I SPOTTED the obituary for Madeleine L'Engle, who died last week at 88, and in my mind's eye I was 9 years old again, racing through A Wrinkle in Time, unable to stop turning the pages despite my shudders of foreboding at the sinister something that I knew was coming - the implacable malevolence, referred to only as "IT," that had turned life on the planet Camazotz into a nightmare of faceless conformity, imprisoned Meg Murry's scientist father, and taken over the mind of her little brother, the precocious Charles Wallace. I was four-fifths of the way through the book, utterly riveted, so tense I was barely breathing. And then I reached it -- the appalling and creepy revelation I had been dreading:
IT was a brain.
A disembodied brain. An oversized brain, just enough larger than normal to be completely revolting and terrifying. A living brain. A brain that pulsed and quivered, that seized and commanded. No wonder the brain was called IT. IT was the most horrible, the most repellent thing she had ever seen, far more nauseating than anything she had ever imagined with her conscious mind, or that had ever tormented her in her most terrible nightmares.
Long before J.K. Rowling transfixed millions of readers with Harry Potter's adventures at Hogwarts, Madeleine L'Engle was mesmerizing their parents with the saga of Meg and Charles Wallace and their friend Calvin O'Keefe, who journey across galaxies to find the Murrys' missing father. They reach him with the help of three mysterious old women - Mrs. Whatsit, Mrs. Who, and Mrs. Which - who are in fact not women at all, but the physical manifestation of stars that sacrificed themselves eons ago in battle with the Dark Thing, the evil force that since time immemorial has been trying to overpower the universe.
In The New Yorker a few years ago, the poet Cynthia Zarin observed that A Wrinkle in Time, which was published in 1962, has been variously described as science fiction, a Cold War allegory, a feminist landmark, a religious fable, a coming-of-age novel, and a work of pagan mysticism. But when she first read it as a child, Zarin remarked, "I was innocent of any of this."
So was I. I only knew that A Wrinkle in Time was a great read, and that compared with other works of children's fantasy I was devouring -- Edward Eager's droll tales about ordinary children having magical adventures, for example, or Eleanor Cameron's "Mushroom Planet" series -- it seemed somehow deeper and more real. I certainly wasn't the only reader with whom it resonated. A Wrinkle in Time was an instant best seller. Now in its 69th printing, it has sold 10 million copies.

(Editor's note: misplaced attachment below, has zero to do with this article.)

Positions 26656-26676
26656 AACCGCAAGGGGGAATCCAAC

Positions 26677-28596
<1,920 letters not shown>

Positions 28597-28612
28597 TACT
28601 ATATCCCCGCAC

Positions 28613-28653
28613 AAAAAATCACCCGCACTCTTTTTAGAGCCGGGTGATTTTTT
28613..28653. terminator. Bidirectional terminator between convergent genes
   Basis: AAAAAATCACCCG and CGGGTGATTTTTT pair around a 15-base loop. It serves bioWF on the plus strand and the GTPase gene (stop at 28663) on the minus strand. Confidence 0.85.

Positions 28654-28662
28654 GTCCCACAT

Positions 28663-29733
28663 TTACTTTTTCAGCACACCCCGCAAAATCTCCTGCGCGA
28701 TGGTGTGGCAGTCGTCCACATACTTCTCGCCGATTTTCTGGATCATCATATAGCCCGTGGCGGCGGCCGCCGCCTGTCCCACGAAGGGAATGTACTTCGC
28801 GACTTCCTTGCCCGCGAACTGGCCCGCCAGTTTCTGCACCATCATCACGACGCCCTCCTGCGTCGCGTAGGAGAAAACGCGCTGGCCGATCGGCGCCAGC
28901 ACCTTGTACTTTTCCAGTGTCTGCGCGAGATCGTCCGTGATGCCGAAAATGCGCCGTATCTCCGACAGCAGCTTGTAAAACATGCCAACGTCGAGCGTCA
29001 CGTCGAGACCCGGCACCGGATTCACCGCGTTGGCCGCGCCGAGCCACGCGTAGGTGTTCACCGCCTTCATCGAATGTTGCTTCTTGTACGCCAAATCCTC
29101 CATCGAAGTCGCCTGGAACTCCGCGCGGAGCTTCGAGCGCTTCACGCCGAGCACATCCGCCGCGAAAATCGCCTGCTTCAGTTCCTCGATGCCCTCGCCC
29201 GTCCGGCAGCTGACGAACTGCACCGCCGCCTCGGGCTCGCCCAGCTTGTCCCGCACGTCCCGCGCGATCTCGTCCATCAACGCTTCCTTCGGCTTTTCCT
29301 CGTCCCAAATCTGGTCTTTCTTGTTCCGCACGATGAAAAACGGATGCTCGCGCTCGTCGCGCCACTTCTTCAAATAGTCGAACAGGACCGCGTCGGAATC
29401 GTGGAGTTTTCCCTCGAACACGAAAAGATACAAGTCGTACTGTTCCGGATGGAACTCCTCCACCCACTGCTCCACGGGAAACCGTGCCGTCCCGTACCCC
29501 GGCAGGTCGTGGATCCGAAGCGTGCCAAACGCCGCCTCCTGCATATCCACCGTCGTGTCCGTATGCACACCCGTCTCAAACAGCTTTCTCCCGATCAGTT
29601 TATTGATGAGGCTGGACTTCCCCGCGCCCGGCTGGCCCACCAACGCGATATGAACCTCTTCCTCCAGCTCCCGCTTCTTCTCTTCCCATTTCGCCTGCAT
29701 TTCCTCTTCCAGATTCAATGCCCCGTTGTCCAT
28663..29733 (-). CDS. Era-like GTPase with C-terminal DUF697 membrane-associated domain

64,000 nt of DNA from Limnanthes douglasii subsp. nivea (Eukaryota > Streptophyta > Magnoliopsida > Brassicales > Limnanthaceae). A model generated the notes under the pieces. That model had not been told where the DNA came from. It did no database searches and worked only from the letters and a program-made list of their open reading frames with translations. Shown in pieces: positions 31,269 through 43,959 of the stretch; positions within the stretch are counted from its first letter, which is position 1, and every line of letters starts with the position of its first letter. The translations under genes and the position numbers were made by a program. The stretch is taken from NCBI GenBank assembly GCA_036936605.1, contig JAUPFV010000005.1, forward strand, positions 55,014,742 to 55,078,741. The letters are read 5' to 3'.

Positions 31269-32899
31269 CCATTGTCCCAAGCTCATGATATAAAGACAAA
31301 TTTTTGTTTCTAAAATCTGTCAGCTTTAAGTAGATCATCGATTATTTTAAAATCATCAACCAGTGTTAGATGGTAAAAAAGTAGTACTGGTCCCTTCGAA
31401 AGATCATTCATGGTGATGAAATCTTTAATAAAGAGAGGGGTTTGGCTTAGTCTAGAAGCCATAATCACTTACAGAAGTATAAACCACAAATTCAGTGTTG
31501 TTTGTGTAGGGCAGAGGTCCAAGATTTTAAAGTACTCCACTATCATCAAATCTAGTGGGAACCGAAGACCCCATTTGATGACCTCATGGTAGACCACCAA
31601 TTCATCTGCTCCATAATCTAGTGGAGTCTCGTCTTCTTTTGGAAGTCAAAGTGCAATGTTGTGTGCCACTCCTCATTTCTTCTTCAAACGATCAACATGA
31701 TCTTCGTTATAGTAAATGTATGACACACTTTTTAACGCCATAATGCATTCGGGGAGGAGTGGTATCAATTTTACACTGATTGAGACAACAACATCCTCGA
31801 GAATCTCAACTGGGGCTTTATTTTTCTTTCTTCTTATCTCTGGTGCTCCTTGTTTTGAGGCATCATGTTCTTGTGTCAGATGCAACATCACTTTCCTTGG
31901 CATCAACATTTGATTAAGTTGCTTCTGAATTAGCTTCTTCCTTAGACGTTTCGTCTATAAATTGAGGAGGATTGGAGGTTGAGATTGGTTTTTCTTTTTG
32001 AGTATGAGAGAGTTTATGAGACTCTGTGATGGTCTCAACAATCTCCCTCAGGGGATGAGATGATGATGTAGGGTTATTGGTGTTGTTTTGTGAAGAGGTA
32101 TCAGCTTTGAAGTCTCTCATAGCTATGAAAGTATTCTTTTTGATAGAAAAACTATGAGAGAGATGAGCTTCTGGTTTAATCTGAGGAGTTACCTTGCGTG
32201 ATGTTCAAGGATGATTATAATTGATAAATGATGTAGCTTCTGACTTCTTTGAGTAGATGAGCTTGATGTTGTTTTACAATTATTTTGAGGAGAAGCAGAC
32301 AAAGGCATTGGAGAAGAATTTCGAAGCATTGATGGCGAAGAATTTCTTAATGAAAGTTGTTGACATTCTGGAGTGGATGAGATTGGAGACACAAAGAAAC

Ironically, the book was rejected by more than 20 publishers before John Farrar of Farrar, Straus & Giroux, a friend of L'Engle's mother, happened to read the manuscript and loved it. There may be no single reason why so many publishers shied away from what would come to be seen, to quote John Podhoretz, as "possibly the best and most memorable young person's novel written in the United States since World War II." Perhaps what made them uneasy about A Wrinkle In Time was precisely what strikes me, all these years later, as so remarkable about it: its message of a universe threatened by evil, in which the greatest good is accomplished only by those prepared to swallow their fears and face the enemies of truth.
"Maybe it won't seem strange to you that some of our very best fighters have come right from your own planet," Mrs. Whatsit tells the children shortly before their hazardous trip to Camazotz.
Puzzled, Calvin asks: "Who have our fighters been?" Mrs. Who responds by quoting the gospel of John: "And the light shineth in darkness; and the darkness comprehended it not."
As a 9-year-old, I was thrilled and horrified by the giant disembodied brain. What speaks to me far more keenly today is L'Engle's message of light confronting the darkness. A Wrinkle In Time, she always insisted, was not a children's book. But sometimes the best way to reach adults with a difficult truth is through literature that appeals to children.
"Almost all of the best children's books do this," she said in her acceptance speech when A Wrinkle in Time won the Newbery Award in 1963. "Not only an Alice in Wonderland, a Wind in the Willows, a Princess and the Goblin. Even the most straightforward tales say far more than they seem to mean on the surface. Little Women, The Secret Garden, Huckleberry Finn -- how much more there is in them than we realize at a first reading. They partake of the universal language, and this is why we turn to them again and again when we are children, and still again when we have grown up."
(Jeff Jacoby is a columnist for The Boston Globe).
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